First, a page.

Alaska Wilderness League works to ensure that Alaska's wild landscapes endure to support vibrant communities and abundant wildlife for generations to come.
Amidst planning and preparations for activities in late summer and early fall, Polly Andrews graciously offered a new composition and song as a gift to Alaska Wilderness League. In doing so, Polly shared that the song was made possible in part by the support of the 2022 Adam Kolton Alaska Storytelling Grant Award, enabling her to partner with Yup’ik (Ossie Kairaiuak, Chefornak) and Cup’ik (Michael Ulroan, Chevak) artists. Those partnerships will continue thanks to the grant award, in addition to upcoming workshops with the Kuspuk School District (in the Kuskokwim River village of Lower Kalskag) and North Star Behavioral Health center.Read more
Did you catch the good news? Last week, the Biden administration announced a suite of actions to protect diverse landscapes across America’s Arctic, recognizing the importance of Alaska’s public lands and waters for communities, biodiversity and our global climate. Oil and gas development across the Arctic is a major threat, and these announcements get us…Read more
Press Release: Biden’s Proposed Actions for America’s Arctic Recognize Alaska’s Conservation, Climate Potential
Today, the Biden administration announced a suite of actions to protect diverse landscapes across America’s Arctic, recognizing the importance of Alaska’s public lands and waters for communities, biodiversity and our global climate. These announcements are an essential step toward addressing the threat of oil and gas development across the Arctic — a region that provides some of our nation’s last remaining opportunities to protect ecosystems at a landscape level.Read more
The inside scoop on a floundering, publicly-funded Alaska corporation The Alaska Industrial Development and Export Authority — known as AIDEA — was created in 1967 and is a public corporation of the State of Alaska with a supposed mission to, “provide financing for Alaska’s business community, to expand the economy of the state, and to…Read more
100+ Organizations and Businesses Call on President Biden and Secretary Haaland to Realize Opportunities for Conservation and Our Climate in America’s Arctic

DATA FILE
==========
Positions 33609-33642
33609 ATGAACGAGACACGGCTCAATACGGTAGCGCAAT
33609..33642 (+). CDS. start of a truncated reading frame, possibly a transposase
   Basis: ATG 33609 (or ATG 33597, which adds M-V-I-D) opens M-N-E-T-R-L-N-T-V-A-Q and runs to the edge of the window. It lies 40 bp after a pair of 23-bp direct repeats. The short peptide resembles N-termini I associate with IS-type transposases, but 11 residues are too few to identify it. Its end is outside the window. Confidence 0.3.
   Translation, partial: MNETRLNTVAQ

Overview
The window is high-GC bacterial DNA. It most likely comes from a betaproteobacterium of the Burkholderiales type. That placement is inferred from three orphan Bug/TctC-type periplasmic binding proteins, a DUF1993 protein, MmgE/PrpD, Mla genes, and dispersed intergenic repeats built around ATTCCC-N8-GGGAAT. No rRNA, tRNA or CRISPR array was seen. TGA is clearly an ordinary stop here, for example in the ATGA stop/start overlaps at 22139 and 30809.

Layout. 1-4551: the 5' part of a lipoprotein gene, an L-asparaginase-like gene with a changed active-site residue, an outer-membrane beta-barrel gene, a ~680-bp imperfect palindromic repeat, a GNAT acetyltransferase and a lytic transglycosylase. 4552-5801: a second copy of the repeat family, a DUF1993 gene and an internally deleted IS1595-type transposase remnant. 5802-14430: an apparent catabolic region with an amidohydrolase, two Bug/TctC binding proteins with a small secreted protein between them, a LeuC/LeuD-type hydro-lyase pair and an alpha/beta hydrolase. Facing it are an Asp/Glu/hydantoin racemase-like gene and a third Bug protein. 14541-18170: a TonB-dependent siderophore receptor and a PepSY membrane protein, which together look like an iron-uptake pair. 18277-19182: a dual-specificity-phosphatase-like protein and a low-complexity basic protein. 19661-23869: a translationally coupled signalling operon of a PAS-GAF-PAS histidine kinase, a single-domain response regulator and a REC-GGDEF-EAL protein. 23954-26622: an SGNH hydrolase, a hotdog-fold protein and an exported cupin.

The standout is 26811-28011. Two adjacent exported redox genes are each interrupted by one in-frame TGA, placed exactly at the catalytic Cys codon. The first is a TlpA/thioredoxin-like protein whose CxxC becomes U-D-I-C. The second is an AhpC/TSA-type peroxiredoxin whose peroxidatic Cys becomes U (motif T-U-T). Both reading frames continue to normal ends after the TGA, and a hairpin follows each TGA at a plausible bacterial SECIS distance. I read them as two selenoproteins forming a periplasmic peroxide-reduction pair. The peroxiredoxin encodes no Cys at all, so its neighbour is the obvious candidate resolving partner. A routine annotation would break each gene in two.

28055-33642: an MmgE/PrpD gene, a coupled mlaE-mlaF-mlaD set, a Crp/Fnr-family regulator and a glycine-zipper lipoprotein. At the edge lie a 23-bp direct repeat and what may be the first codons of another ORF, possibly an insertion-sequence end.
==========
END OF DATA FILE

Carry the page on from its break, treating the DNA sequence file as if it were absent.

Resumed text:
Today, more than 100 organizations and businesses sent a letter to President Biden and Secretary Haaland outlining the opportunities the administration has to take bold action in America’s Arctic.Read more
FOR IMMEDIATE RELEASE August 8, 2023 Contact: Aileo Weinmann | firstname.lastname@example.org Court Upholds Suspending Oil & Gas Leases in Arctic Refuge, Dismisses Claims from AIDEA “We celebrate the court’s decision because it confirms the right of President Biden and the Department of the Interior to correct the Trump administration’s mistakes, restoring thoughtful decision-making that honors the…Read more
In fall 2022, Alaska Wilderness League was pleased to announce the inaugural recipient of its Adam Kolton Alaska Storytelling Grant: Polly Andrews. Since that time, Polly has remained busy and recently offered an update to the League community, including supporters of the Adam Kolton Memorial Fund whose donations make this grant award possible. The Adam…Read more
Press Release: GOP Appropriations Bill for Department of Interior Targets Fossil-Fuel Extraction in Alaska, States
Today, Republicans in the House of Representatives introduced an appropriations bill that would recklessly expedite fossil-fuel extraction on America’s public lands and waters in Alaska and other states.Read more
PEOPLE LIKE YOU KEEP PLACES LIKE THESE WILD: